Questions for Mr. Bush
by George McGovern
The Nation magazine, April 22, 2002
The Bush Administration has vigorously and effectively responded
to the terrorist attack of September 11. The country seems united
behind that effort. Certainly there was no hint of a doubt in
the repeated standing ovations Congress gave the President's State
of the Union address, including his bold declaration that the
war on terrorism has just begun. The President singled out Iran,
Iraq and North Korea as the most likely next targets of America's
aroused ire against terrorists and governments that attempt to
acquire weapons of mass destruction that we, the Russians, the
British, the French, the Chinese, the Indians, the Pakistanis
and the Israelis already possess.
No longer in government, I do not have the benefit of national
security briefings or Congressional committee deliberations. So
perhaps instead of making assertions, it may be more appropriate
for me to ask some questions that have been on my mind both before
and since September 11.
Which course might produce better results in advancing American
security? Is it by continuing to boycott, diplomatically and commercially,
such countries as Iran, Iraq, North Korea, Libya and Cuba and
threatening to bomb them? Or would we be better off opening up
diplomatic, trade and travel relations with these countries, including
a well-staffed embassy in each? If we are fearful of a country
and doubtful of its intentions, wouldn't we be safer having an
embassy with professional foreign service officers located in
that country to tell us what is going on?
Our leaders frequently speak of "rogue nations."
But what is a rogue nation? Isn't it simply one we have chosen
to boycott because it doesn't always behave the way we think it
should? Do such nations behave better when they are isolated and
boycotted against any normal discourse? What do we have to lose
in talking to "rogue nations" diplomatically, trading
with them commercially and observing their economic, political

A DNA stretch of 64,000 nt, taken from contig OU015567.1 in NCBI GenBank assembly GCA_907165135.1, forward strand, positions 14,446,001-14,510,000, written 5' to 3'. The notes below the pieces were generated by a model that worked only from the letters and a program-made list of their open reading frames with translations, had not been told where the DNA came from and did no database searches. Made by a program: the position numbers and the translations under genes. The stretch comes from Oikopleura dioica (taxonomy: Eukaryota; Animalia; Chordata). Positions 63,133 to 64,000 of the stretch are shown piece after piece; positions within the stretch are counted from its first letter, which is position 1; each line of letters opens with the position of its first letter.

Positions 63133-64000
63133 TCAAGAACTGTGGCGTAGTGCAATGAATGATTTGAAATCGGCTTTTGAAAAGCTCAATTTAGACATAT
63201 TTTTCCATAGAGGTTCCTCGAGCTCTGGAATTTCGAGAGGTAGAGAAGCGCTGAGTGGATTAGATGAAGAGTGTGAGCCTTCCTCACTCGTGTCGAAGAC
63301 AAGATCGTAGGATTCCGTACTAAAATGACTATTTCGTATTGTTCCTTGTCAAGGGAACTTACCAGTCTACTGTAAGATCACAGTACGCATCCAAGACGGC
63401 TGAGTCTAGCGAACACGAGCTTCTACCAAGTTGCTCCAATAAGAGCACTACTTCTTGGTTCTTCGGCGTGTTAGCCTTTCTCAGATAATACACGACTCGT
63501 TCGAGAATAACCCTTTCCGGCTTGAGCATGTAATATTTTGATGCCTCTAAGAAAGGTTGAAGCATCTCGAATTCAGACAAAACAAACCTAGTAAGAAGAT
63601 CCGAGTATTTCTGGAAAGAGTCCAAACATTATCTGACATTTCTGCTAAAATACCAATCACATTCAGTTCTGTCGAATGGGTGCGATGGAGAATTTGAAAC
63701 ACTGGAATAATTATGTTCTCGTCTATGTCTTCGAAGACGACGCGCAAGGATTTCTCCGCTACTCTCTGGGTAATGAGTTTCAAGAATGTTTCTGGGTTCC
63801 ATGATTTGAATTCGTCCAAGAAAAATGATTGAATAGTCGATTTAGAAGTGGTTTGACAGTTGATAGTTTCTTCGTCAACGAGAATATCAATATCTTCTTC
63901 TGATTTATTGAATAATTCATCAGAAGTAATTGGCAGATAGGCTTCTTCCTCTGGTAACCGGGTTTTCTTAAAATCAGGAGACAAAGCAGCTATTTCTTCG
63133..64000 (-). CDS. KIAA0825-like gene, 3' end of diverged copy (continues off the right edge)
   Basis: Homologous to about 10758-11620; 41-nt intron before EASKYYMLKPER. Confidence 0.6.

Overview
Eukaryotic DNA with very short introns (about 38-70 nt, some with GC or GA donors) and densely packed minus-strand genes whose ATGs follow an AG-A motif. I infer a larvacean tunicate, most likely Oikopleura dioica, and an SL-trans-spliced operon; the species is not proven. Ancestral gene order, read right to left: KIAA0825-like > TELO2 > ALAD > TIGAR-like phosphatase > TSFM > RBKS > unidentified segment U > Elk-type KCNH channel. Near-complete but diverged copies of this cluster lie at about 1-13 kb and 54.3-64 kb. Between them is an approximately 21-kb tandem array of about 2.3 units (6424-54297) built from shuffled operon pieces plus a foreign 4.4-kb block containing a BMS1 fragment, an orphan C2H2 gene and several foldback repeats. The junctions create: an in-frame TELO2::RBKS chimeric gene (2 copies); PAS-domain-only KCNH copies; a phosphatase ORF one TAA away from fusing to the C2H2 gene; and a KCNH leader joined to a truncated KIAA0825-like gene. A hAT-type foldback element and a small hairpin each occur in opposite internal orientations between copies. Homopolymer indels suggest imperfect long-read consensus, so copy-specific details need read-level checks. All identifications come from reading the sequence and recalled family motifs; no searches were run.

and military conditions?
Instead of adding $48 billion to the Pentagon budget, as the
President has proposed, wouldn't we make the world a more stable,
secure place if we invested half of that sum in reducing poverty,
ignorance, hunger and disease in the world? We are now twentieth
among nations in the percentage of gross national product devoted
to improving life in the poor nations. If we invested half of
the proposed new military spending in lifting the quality of life
for the world's poor we would be the first among nations in helping
Is it possible that such an achievement would reduce some
of the gathering anger that the poor and miserable of the earth
may be inclined to direct at the rich and indifferent? Why does
a wealthy zealot like Osama bin Laden gain such a huge following
among the poor and powerless of the world? Acting on the old adage
"charity begins at home," why not invest the other half
of the proposed new money for the Pentagon in raising the educational,
nutritional, housing and health standards of our own people?
Our military services are the best in the world. But with
a military budget at record levels, do we need to allocate another
$48 billion-an amount greater than the total military budget of
any other nation? Is not the surest foundation for our military
forces a healthy, educated, usefully employed citizenry? And is
not the best way to diminish some of the international trouble
spots, which might embroil our young men and women, by reducing
the festering poverty, misery and hopelessness of a suffering
Of course we need to take reasonable precautions in our airports
and other strategic points to guard against terrorists or nut
cases. As a World War II bomber pilot, I appreciate the role of
both tactical and strategic bombing in all-out warfare. But is
sending our bombers worldwide in the hope that they might hit
terrorist hideouts or such hostile governments as Iraq an effective
way to end terrorism? May it not more likely erode our current
international coalition, while fanning the flames of terrorism
and hatred against us as the world's only superpower, hellbent
on eradicating evil around the world?
The Administration now has seventy-five officials hidden in
bunkers outside Washington poised to take over the government
in the event of a terrorist attack. Is it possible that paranoia
has become policy? No such extreme measures were undertaken in
World War II, nor in the half-century of cold war between the
two nuclear giants, Russia and the United States.
All of us who love this land want our President to succeed.
Nothing would give me greater happiness than to see him become
a great President. But is it possible that our well-intentioned
President and his Vice President have gone off the track of common
sense in their seeming obsession with terrorism? Is there still
validity to the proverb "whom the Gods would destroy, they
first make mad"?
For half a century, our priorities were dominated by the fear
of Russian Communism-until it collapsed of its own internal weakness.
As I listen to the grim rhetoric of Messrs. Bush and Cheney, I
wonder if they are leading us into another half-century of cold
war, with terrorism replacing Communism as the second great hobgoblin
of our age.
George McGovern, senator from South Dakota from 1962 to 1980
and Democratic candidate for President in 1972, is the author
of The Third Freedom: Ending Hunger in Our Time (Simon & Schuster).
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